Taking into consideration that a year is made up of 365 days (plus or minus 6 hours), and an Atlantean's body ages one day in a year's time, then a year's aging for an Atlantean would occur in 365 years.
Therefore, in order to determine an Atlantean's age in "normal" years, you would divide their real age by 365 in order to get the amount of years that their body has aged.
Kida being 24-25 makes sense, considering her physical appearance and her personality: a bit childlike, but clearly an adult.Kida is 8800 years old.
8800/365 = 24.7
Kida is almost 25 years old by normal aging standards
This also applies to other characters whose ages have been stated. For example, Talia, the little girl in "Kida and the Crystal," was turning 1500 the day Milo and the others arrived.
This theory works perfectly with the exception of the King. While the King looked quite old, if one uses the 365 years = 1 year theory, then he is younger than he appears:Talia is 1500
1500/365 = 4 (approximately; taking into consideration the extra 6 hours in a year, it probably would equal 4 exactly)
Talia is 4 years old by normal aging standards
While the king looks much older than this, if one takes Kida's age and the age/appearance of the King and Queen when the city sank into consideration, this would seem logical. By deducting Kida's current age (~8800) from the King's age at death (20000), you see that the King would have been 11,200 years old when Kida was born.King Kashekim is 20,000 years old
20000/365 = 55 (approximately)
This seems a logical age for the king to have been at the birth of his first child. So, most likely, the aging theory is correct, and exterior factors (the loss of his wife and the destruction of his empire) caused the King's body to deteriorate faster. It is common knowledge that if one has lived a hard life, one looks older than one actually is.Kashekim at Kida's birth is 11200
11200/365 = 30
Also, it seems likely that if Rourke had not wounded the King, and if the King had been given medical treatment, he would have lived to be much older. Therefore, while 55 may seem a bit on the young side, it is probably accurate--after all, he's Kida's father, not her grandfather.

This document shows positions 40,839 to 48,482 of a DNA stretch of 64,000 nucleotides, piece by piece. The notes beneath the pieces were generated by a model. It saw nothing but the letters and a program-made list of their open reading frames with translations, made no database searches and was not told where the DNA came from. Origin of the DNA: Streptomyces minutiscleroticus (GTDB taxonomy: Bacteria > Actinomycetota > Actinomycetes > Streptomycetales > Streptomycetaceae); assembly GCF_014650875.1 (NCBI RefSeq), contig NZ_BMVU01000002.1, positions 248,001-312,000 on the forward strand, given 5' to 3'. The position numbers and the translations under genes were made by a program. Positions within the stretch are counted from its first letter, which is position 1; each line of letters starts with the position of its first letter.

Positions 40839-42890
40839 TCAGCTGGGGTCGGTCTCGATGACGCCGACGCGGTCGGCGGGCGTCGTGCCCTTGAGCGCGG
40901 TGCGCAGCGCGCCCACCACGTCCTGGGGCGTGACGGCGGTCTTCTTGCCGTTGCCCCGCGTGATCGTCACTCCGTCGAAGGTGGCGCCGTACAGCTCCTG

Questions this theory arouses / Topics for discussion
1) Gestation period: is an Atlantean woman pregnant for the standard nine months (~275 days), or is she pregnant for 275 years? (I'll just gloss over the effects of the aging process on her menstrual cycle)
2) Hair color: I'm sure we've all noticed that while Atlanteans have white hair, their eyebrows are dark. Is this simply a racial trend (i.e. genetic)? Or are young Atlanteans born with dark hair, which turns white after about 50 years (perhaps a side effect of the aging process)?
My proposed theory is similar to the Avalon-aging process in Gargoyles. In that series, for every hour spent in Avalon, a day passes in the real world. Atlantis is slightly different--obviously, a day is a day in Atlantis; it's merely the body that ages at a slower rate; whereas, in Avalon, time itself passes differently. However, the theories are at least comparable.
Other theories about the aging in Atlantis include one proposed by Julie Horwitz, in which an Atlantean child ages at "standard" human rate until he/she reaches puberty; upon puberty, the crystal's powers begin to take effect. This theory, to an extent, would answer the gestation period question: obviously, pregnancies would be "normal" length.
A problem with this theory is, obviously, Talia: a very young girl who is 1500 years old. The argument in favor of Julie's theory is that Talia was not in the movie, but rather a book, and therefore isn't "canon." This is logical; however, according to the illustrated script, the majority of the events in "Kida and the Crystal" were intended to be in the movie but were cut for time. Therefore, Talia may indeed be "canon," which would negate Julie's theory.
Okay, I'm done. Rather like a college thesis but, hey, that's what I do.